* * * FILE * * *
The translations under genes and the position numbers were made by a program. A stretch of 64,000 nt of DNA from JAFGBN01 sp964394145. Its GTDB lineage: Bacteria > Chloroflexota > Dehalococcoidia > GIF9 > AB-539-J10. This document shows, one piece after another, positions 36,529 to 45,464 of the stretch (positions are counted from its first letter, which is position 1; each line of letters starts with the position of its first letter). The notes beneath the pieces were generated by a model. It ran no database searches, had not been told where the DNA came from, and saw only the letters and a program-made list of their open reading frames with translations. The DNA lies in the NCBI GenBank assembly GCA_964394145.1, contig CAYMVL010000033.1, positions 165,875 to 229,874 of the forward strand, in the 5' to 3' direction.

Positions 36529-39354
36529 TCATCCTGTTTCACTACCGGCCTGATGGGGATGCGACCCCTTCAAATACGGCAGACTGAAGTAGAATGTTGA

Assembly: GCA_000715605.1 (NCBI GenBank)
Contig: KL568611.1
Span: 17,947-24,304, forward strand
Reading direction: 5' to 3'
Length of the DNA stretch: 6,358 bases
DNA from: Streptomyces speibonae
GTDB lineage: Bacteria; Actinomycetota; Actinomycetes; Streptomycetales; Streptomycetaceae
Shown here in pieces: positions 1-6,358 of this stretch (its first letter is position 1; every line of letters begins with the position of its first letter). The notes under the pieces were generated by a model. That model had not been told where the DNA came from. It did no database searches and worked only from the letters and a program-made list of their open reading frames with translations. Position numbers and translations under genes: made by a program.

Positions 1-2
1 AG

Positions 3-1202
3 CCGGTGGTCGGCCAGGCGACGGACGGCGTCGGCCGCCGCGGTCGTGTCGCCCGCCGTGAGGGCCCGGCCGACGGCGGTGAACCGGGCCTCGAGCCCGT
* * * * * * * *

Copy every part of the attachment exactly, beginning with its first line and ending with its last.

The translations under genes and the position numbers were made by a program. A stretch of 64,000 nt of DNA from JAFGBN01 sp964394145. Its GTDB lineage: Bacteria > Chloroflexota > Dehalococcoidia > GIF9 > AB-539-J10. This document shows, one piece after another, positions 36,529 to 45,464 of the stretch (positions are counted from its first letter, which is position 1; each line of letters starts with the position of its first letter). The notes beneath the pieces were generated by a model. It ran no database searches, had not been told where the DNA came from, and saw only the letters and a program-made list of their open reading frames with translations. The DNA lies in the NCBI GenBank assembly GCA_964394145.1, contig CAYMVL010000033.1, positions 165,875 to 229,874 of the forward strand, in the 5' to 3' direction.

Positions 36529-39354
36529 TCATCCTGTTTCACTACCGGCCTGATGGGGATGCGACCCCTTCAAATACGGCAGACTGAAGTAGAATGTTGA

Assembly: GCA_000715605.1 (NCBI GenBank)
Contig: KL568611.1
Span: 17,947-24,304, forward strand
Reading direction: 5' to 3'
Length of the DNA stretch: 6,358 bases
DNA from: Streptomyces speibonae
GTDB lineage: Bacteria; Actinomycetota; Actinomycetes; Streptomycetales; Streptomycetaceae
Shown here in pieces: positions 1-6,358 of this stretch (its first letter is position 1; every line of letters begins with the position of its first letter). The notes under the pieces were generated by a model. That model had not been told where the DNA came from. It did no database searches and worked only from the letters and a program-made list of their open reading frames with translations. Position numbers and translations under genes: made by a program.

Positions 1-2
1 AG

Positions 3-1202
3 CCGGTGGTCGGCCAGGCGACGGACGGCGTCGGCCGCCGCGGTCGTGTCGCCCGCCGTGAGGGCCCGGCCGACGGCGGTGAACCGGGCCTCGAGCCCGT